Least developed countries remain marginalized in global exports

Developing countries account for 45% of world trade but least developed countries remain on the margins.

Least developed countries remain marginalized in global exports

Source: UNCTAD secretariat calculations based on data from UNCTADstat database.
Notes: * Data for 2021 are preliminary forecasts. In the scenario consistent with the Istanbul Programme of Action (IPoA) target, the increase in LDCs’ share of global exports is computed on a linear basis.

In 2011, through the Istanbul Programme of Action (IPoA) for least developed countries (LDCs), the international community reemphasized the importance of trade for sustainable growth and development, and committed to boost LDCs’ role in international trade.

More specifically, under IPoA, the world pledged to double the share of LDCs’ exports in global exports to approximately 2% by 2020, including by broadening these countries’ export base. The same objective was reaffirmed in 2015 in the UN’s Sustainable Development Goal 17.

While LDCs doubled their share of world exports from 0.55 % to 1.03% between 2001 and 2010, the term of the Brussels Programme of Action (BPoA), mainly due to a surge in commodity prices, their share of global merchandise exports has hovered around a mere 1% since 2010, as the above chart shows. Therefore, the IPoA target failed to materialize even before the COVID-19 pandemic hit.

Situation may get worse in 2021

The situation is unlikely to change soon, despite improvements in prices of commodities, which drive the exports of many LDCs. Recent UNCTAD research shows that the ongoing rebound in international trade flows appears to be relatively weaker in LDCs, fuelling fears that LDCs’ export share may decline in 2021 and that the long-term effects of the COVID-19 pandemic will likely be felt for years to come.

Regardless of whether the IPoA target is taken literally – by comparing progress between 2011 and 2020 – or pre-COVID-19 trends are considered, fewer than a quarter of the 46 LDCs appear to be on course to double their export share.

Similarly, while several LDCs have broadened their export base, as many as 38 of them remain commodity dependent, relying on primary commodities for over 60% of their merchandise exports. High dependence on commodities’ exports makes most LDCs extremely vulnerable to trade shocks. This remains true even for countries that have graduated from the LDC category and moved up in many aspects of human and social development.

More efforts needed to boost LDC exports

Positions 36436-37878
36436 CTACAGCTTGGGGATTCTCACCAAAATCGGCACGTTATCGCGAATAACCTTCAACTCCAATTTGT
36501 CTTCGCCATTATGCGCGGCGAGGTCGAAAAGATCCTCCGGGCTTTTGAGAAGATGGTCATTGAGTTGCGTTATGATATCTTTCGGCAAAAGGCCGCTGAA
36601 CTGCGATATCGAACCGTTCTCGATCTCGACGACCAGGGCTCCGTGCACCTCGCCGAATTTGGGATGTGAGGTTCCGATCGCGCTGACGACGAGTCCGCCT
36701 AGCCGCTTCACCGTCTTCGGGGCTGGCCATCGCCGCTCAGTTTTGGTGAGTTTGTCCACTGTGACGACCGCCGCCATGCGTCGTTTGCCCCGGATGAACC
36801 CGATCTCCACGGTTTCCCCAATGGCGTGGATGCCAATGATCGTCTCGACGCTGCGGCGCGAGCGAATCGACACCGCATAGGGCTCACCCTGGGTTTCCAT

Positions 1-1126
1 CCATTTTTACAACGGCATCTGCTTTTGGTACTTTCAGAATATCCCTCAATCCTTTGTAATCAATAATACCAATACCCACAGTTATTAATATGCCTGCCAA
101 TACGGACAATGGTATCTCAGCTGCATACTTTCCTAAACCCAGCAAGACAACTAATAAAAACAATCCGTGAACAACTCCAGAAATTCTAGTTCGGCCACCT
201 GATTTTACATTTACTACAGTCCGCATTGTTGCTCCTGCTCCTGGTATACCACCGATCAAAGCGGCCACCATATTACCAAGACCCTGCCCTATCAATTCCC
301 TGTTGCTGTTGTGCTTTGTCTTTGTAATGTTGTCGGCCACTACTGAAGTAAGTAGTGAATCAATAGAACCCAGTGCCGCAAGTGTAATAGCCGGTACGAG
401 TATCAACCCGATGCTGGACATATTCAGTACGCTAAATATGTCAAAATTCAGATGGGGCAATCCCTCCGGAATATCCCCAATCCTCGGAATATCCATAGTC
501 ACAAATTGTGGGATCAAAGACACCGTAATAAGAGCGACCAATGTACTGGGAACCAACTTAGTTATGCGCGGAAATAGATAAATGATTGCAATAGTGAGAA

Against this background and with the 5th UN Conference on LDCs (LDC5) in sight to chart the next programme of action for LDCs, the international community needs to redouble its efforts to boost LDCs’ export capacities. This would form an essential part of these countries’ paths toward a resilient recovery.

UNCTAD has therefore called for a new generation of international support measures (ISMs) more closely aligned to LDCs’ needs and 21st century realities, addressing the root causes of the current limited productive capacities in these countries.

These should include facilitating the accession of LDCs to the World Trade Organization, promoting compliance with rules of origin (by ensuring preferential rules of origin are transparent, simple and promote market access) and tackling pervasive non-tariff barriers faced by LDC exporters.

The measures should also entail supporting LDCs in leveraging emerging opportunities from regional and sub-regional integration, notably from the African Continental Free Trade Area, for example by promoting trade facilitation projects in African LDCs to help women, young people and small businesses connect to global markets, including to global value chains.

Broader efforts are also required to enhance the capacity and quality of national institutions in LDCs, hence improving their ability to set priorities right, harness and utilize existing ISMs effectively.

Fundamentally, the development of LDCs’ productive capacities remains a necessary condition for their meaningful participation in international trade and should thus be a key policy priority, to which trade policies and international support should be aligned.



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